As most of the onlookers had little chance of being adequately fed and watered, or leaving in pocket, this was a phenomenon that two-legged thoroughbreds in the racing establishment comfortably saw as the proletariat at play.
I refer to the Derby, historically one of the greatest events in the sporting calendar, but the subject this week of an urgent attempt by the Epsom executive to restore the lost prestige that shows in moderate fields, sharply declining attendances and a lost sense of anticipation. Last year's total of 21,452 paying customers was well down on 1991 and less than half the figures achieved between 1986 and 1989. To put it bluntly, the Derby no longer quickens the pulse.
According to some experts of my acquaintance, there are a number of reasons for this lamentable state of affairs. They point to the influence exerted by American breeders who make speed a priority, thus leaving the Derby short of challengers guaranteed to stay one and a half miles. Having most of the best three-year-olds concentrated among a small group of owners doesn't help either because they are unlikely to concentrate entirely on Epsom.
In raising next week's prize-money to pounds 750,000, the aim of the Epsom executive is to make the Derby third in value world-wide behind the Breeders' Cup Classic and the Japan Cup, but this smacks of expensive tinkering. However monstrous in the minds of traditionalists, more could probably be gained from making the Derby a weekend event.
Certainly, it is a long time since there has been any stirring of blood in the run-up to the proceedings. Last year, when Dr Devious won for his American owners, they bet 13-2 the field. With less than a week to go before this year's race, the odds suggest a walkover for Tenby, one of Prince Abdullah's three entries who worked well yesterday to remove whatever doubts had sprung up in the mind of his trainer, Henry Cecil, at the weekend.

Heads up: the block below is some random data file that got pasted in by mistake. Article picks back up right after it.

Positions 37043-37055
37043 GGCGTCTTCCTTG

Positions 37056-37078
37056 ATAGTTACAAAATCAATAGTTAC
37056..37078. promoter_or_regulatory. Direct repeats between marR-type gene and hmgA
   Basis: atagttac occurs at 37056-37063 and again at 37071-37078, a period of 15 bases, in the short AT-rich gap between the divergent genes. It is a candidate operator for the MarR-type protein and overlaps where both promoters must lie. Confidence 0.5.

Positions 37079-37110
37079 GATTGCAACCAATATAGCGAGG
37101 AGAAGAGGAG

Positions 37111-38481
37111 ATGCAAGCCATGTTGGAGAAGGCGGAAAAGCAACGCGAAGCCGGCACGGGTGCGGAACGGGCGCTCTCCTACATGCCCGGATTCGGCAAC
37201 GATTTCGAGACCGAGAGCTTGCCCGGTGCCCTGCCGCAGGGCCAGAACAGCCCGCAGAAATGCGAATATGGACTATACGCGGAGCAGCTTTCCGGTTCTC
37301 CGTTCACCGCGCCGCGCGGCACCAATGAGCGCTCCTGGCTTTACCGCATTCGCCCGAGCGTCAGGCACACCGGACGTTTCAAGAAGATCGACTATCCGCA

Doubtless, this all brings up in the minds of many people the question of whether it is worth making the trip to Epsom with its accompanying aggravations, or even taking the trouble to watch on television.
Meanwhile, more positive people, middle-of-the-road punters, veterans of the long war against odds-makers, will return out of habit.
As for the popular notion that Britain's premier Classic enjoys an unrivalled reputation throughout the world, let me tell you about a conversation that took place in 1987, shortly after Chris McCarron failed miserably when trying to complete the American Triple Crown by winning the Belmont Stakes in New York.
The feat has remained elusive since Steve Cauthen partnered Affirmed in 1978 (with today's emphasis on speed, the Belmont at a mile and a half almost figures as a stayers' race over there). As he had just won the Derby on Reference Point four days earlier it was reasonable to assume that Cauthen would get an honourable mention in the inquest. When informed that his compatriot in exile had recently brought mature judgements to bear on one of the most important races in the calendar, a distinguished American sports columnist asked when this momentous event had occurred.
This brings me to the biggest certainty about next week's event. It is that you will be hearing a great deal more about the renewal of an alliance between a couple of two-legged thoroughbreds whose combined ages total 133 years. Since Lester Piggott, at 57, announced that he would be on Fatherland for the old maestro, Vincent O'Brien, now in his 76th year, there has been a whiff of magic in the air.
Quickly shortening three points to 7-1 in the betting, Fatherland represents the only romantic interest at Epsom. Probably it won't come to anything at all, but Piggott and O'Brien was such a marvellous partnership that you just don't know. What we do know is that without them, the Derby would be even less than it looks.Reuse content